Direct Side Gating
Mold builders and molders should carefully consider hot runner selection, as it dramatically impacts an injection molding system’s speed, quality and uptime.
Depending on the application, a fully optimized hot runner solution with direct side gating can provide a variety of benefits over a cold-runner approach. A side-gate system can be an effective option for improving overall mold and hot runner performance, as well as part quality. It can save resin, improve cycle time, eliminate downstream operations (including scrap handling), and provide simplified ejection.
Direct side gating is particularly well-suited for deep-drawn parts that lack the required surface for optimal top gating, and for small parts that are typically produced using hot/cold runners or full cold runners (see Figure 1). Side gating can be particularly useful for spouts and flip-top closures where there is a prominent orifice or reduced space between the orifice and the part’s edge. For flip-top closures, side gating provides ideal flow development, which eliminates the risk of flow hesitation in the part hinge and increases freedom of orifice placement.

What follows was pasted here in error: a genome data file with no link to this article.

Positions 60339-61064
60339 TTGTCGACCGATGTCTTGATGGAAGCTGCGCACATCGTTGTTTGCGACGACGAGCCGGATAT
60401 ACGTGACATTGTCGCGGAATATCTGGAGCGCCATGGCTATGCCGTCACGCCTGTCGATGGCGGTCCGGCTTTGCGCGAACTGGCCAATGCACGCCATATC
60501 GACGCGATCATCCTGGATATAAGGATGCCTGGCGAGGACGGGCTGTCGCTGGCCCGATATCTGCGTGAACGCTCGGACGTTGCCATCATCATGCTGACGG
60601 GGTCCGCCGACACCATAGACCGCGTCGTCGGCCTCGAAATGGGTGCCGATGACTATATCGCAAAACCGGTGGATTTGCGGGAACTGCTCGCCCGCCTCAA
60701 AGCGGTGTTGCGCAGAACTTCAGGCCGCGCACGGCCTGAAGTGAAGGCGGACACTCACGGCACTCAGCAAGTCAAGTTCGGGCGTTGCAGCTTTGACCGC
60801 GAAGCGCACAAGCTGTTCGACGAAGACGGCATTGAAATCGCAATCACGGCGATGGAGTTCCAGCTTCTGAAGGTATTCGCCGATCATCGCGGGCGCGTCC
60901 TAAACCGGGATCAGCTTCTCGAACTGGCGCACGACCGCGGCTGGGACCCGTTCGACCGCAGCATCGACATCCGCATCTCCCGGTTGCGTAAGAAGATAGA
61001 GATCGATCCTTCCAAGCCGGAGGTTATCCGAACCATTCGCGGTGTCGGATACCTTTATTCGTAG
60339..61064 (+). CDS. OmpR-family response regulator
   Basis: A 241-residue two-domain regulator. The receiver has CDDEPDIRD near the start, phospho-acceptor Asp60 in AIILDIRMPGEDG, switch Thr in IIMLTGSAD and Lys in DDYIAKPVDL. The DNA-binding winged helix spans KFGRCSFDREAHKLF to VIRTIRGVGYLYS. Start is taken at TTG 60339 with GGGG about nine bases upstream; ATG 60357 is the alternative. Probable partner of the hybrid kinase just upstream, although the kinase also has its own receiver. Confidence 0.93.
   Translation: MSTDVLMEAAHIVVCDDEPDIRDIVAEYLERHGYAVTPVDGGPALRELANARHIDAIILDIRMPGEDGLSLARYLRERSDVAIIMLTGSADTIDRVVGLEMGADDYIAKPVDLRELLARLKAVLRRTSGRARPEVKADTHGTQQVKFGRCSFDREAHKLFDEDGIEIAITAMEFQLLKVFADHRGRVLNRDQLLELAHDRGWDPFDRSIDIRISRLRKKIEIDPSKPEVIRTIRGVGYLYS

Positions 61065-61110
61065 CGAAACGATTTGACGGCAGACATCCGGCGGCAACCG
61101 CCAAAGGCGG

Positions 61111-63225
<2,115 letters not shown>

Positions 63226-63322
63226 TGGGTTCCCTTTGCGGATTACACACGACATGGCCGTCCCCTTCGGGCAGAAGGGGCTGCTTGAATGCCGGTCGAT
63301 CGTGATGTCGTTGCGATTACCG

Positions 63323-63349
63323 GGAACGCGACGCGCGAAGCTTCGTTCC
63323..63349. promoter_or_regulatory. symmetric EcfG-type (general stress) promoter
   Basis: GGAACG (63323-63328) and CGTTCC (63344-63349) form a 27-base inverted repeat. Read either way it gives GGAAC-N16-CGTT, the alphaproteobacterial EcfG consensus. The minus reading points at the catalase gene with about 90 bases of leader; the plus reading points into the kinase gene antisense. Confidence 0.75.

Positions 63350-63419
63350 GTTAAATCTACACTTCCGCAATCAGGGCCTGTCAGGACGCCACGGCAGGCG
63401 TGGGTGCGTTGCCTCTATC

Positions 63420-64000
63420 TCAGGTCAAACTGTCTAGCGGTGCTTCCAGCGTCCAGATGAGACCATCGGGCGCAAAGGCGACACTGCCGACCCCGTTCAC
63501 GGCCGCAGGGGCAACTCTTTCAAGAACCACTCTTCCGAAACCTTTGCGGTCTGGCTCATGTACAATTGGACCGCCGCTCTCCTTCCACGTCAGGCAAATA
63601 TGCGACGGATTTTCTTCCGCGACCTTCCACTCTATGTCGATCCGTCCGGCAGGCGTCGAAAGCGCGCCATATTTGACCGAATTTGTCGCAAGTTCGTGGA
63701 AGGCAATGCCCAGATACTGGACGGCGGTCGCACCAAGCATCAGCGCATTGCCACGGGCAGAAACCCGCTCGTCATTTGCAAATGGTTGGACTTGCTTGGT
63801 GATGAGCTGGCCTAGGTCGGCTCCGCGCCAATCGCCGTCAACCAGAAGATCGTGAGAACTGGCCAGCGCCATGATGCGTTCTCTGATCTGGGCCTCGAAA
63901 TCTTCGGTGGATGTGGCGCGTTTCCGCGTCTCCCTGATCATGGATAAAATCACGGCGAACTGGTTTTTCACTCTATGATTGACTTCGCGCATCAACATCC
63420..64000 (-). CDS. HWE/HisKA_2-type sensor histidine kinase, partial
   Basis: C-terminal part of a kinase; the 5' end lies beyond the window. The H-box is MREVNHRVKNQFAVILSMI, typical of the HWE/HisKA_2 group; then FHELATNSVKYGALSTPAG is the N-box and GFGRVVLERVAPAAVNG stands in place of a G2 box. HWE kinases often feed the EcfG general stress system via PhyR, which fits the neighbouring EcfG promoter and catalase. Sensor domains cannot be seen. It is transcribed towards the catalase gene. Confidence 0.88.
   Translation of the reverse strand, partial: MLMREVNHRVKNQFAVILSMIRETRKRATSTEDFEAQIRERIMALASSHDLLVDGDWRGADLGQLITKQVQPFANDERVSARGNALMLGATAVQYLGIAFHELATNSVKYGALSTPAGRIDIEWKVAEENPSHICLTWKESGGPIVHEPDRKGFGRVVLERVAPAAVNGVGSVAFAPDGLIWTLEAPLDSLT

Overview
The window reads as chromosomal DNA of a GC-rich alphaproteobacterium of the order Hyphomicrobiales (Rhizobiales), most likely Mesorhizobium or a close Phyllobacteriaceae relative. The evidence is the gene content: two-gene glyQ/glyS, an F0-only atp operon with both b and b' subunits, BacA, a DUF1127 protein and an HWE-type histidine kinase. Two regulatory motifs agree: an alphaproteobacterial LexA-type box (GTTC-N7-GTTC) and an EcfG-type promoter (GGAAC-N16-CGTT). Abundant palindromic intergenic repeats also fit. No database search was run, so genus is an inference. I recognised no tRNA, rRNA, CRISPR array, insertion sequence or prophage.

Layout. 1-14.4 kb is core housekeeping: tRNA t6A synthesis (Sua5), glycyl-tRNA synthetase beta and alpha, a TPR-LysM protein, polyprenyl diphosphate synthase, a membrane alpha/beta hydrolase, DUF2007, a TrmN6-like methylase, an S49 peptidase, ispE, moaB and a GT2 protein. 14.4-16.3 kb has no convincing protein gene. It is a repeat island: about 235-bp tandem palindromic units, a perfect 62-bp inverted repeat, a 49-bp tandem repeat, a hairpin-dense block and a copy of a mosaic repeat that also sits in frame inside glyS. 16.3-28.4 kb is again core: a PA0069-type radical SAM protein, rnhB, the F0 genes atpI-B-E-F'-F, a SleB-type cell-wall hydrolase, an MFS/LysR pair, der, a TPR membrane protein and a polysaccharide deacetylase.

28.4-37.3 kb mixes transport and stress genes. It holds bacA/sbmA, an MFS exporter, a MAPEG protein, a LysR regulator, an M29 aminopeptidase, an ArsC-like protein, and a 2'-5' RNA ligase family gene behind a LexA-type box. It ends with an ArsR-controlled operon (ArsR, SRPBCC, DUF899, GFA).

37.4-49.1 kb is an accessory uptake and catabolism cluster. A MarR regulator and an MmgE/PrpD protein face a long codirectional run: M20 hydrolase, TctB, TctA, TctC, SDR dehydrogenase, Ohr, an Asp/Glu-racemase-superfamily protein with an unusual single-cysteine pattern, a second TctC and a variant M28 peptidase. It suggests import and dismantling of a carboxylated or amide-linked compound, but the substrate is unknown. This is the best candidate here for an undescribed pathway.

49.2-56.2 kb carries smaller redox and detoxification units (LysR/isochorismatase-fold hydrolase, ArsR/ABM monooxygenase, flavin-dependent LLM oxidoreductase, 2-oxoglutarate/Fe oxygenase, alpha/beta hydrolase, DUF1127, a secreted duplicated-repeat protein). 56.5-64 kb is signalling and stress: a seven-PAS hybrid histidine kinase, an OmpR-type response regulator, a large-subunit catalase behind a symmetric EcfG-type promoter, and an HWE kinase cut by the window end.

Other parts require gating on the side for aesthetic reasons—so that there is no trace on the top of the part—such as the cover of a powder box or other cosmetic products. Long cylindrical parts such as syringe barrels and pipette tips can be molded with a direct side gate hot runner system as well.
In gating on one side of a tubular part, the filling pattern and the packing pressure will not be identical on both sides of the part. Part geometry (inner diameter, length/diameter ratio, wall thickness), resin type (amorphous or crystalline) and stiffness will influence core bowing and part post-ejection deformation resulting from asymmetrical cavity filling, cooling and packing (see Figure 2). These effects are amplified in long, small-diameter, thin-walled parts molded from soft polyolefin resins. Resin viscosity, wall thickness and injection speed also impact flow behavior, making it even more difficult to predict the flow-front progression pattern.